Posts Tagged: Denis Johnson

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The Rumpus Interview with Megan Kruse

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Author Megan Kruse talks about her debut novel, Call Me Home, queer characters in rural places, sibling relationships, and how the music of Lucinda Williams inspires her. ...more

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The Rumpus Interview with Kate Walbert

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Author Kate Walbert talks about her new novel, The Sunken Cathedral, about the way cities change over time, and her approach to using footnotes in fiction. ...more

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The Sunday Rumpus Interview: Patrick O’Neil

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Patrick O'Neil talks about his debut memoir Gun Needle Spoon, being big in France, the drug/recovery genre, and writing through trauma. ...more

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The Rumpus Interview with Maggie Nelson

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Author Maggie Nelson talks about matrophobia, “sodomitical maternity,” breaking down categories between genres of writing, and her new book, The Argonauts. ...more

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The Rumpus Interview with Christian Kiefer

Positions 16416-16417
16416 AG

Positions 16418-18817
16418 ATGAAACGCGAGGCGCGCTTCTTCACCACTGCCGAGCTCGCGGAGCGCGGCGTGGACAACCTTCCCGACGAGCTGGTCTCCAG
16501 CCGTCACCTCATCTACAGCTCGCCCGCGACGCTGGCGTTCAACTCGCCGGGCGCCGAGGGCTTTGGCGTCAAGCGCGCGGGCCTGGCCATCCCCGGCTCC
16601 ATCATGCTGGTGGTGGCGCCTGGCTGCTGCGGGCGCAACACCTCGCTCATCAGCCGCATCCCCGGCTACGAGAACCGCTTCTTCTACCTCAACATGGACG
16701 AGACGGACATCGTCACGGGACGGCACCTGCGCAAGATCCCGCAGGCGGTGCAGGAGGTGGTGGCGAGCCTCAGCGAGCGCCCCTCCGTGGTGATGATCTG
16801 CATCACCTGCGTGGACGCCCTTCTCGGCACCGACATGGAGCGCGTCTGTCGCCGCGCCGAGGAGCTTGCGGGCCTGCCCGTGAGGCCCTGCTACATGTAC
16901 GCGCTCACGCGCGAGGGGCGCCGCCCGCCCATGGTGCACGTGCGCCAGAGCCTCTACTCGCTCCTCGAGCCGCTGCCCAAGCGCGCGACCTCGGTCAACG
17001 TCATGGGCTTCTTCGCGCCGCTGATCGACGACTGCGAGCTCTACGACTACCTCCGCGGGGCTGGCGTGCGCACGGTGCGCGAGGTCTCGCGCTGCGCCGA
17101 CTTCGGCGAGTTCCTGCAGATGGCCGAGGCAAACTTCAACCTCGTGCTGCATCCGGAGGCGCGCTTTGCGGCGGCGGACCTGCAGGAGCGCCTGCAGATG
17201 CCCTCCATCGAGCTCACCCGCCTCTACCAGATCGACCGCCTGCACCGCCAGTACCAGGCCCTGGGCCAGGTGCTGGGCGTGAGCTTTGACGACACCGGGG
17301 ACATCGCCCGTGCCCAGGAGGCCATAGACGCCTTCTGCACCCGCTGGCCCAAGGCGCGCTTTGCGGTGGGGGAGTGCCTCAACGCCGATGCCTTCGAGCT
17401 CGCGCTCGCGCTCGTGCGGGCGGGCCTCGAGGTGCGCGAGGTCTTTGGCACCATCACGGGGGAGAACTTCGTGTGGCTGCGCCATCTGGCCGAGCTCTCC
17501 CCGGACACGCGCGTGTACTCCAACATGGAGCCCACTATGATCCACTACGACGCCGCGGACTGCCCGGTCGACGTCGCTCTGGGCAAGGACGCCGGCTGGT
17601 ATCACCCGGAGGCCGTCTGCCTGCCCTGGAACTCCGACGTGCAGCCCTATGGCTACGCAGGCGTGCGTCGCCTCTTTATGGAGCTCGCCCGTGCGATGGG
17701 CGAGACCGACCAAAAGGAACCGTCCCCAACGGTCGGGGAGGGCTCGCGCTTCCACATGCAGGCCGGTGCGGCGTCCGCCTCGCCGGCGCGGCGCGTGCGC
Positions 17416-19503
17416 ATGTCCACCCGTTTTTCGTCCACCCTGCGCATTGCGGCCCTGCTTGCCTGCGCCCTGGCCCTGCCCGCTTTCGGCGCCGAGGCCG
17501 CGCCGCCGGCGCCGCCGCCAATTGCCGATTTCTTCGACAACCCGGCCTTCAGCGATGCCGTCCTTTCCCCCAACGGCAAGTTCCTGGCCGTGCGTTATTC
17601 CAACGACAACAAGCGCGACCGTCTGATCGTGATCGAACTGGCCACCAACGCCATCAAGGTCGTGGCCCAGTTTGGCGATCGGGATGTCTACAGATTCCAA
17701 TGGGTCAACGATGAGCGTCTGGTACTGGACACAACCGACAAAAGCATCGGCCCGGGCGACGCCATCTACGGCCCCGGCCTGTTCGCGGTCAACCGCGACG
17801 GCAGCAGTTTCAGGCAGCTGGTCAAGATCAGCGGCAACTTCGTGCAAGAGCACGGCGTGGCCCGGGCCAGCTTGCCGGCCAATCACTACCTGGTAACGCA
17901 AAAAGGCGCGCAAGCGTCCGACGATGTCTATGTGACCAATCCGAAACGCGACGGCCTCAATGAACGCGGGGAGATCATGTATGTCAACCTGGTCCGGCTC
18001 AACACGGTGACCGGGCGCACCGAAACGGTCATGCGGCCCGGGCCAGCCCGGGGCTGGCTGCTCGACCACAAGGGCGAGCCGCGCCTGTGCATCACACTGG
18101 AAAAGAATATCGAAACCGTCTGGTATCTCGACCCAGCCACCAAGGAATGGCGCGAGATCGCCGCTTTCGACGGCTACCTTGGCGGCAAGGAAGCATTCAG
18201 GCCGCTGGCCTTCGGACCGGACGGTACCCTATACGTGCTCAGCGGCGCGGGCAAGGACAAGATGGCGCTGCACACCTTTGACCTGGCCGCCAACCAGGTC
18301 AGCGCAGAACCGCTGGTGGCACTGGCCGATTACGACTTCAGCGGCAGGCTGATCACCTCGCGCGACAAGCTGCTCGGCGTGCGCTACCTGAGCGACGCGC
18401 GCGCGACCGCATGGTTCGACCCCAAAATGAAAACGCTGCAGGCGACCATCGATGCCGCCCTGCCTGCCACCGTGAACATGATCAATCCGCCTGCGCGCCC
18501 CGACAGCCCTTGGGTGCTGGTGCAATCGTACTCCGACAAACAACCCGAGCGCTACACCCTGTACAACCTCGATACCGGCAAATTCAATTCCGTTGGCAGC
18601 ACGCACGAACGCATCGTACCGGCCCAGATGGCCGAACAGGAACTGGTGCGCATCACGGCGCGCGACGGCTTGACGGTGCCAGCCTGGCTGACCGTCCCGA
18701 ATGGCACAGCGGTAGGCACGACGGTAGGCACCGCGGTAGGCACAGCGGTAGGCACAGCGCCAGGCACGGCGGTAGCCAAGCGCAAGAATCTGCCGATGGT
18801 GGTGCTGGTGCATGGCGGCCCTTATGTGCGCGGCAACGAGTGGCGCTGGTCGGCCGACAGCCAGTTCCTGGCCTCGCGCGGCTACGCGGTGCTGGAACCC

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Writer, musician, and poet Christian Kiefer discusses his literary influences, the "beautiful, beat up, and weird town" that is Reno, and writing from the perspective of beasts in his new novel The Animals. ...more

Re-creations, Adaptations, and “Rip-offs”

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Jesus’ Son is often considered the seminal work of Denis Johnson’s career. But recently Johnson called the book a “rip-off” of Isaac Babel’s early 20th century work, Red Cavalry. For The Millions, Nathan Scott McNamara contests Johnson’s assertion, arguing that “rip-off” is not the proper word to describe the influence of Red Cavalry on the author’s story collection:

In Jesus’ Son, the stories and execution certainly have a lot in common with Red Cavalry and — in considering them closely — it seems right for Johnson to acknowledge his debt.

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Soul of a Whore and Purvis, by Denis Johnson

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As a writer, Denis Johnson has demonstrated a remarkable ability to polarize. On the one hand he has impressed some of the most prestigious awards committees in the United States. He has received a Guggenheim fellowship, won the National Book Award in 2007 for Tree of Smoke, and was also short-listed for the Pulitzer that same year.

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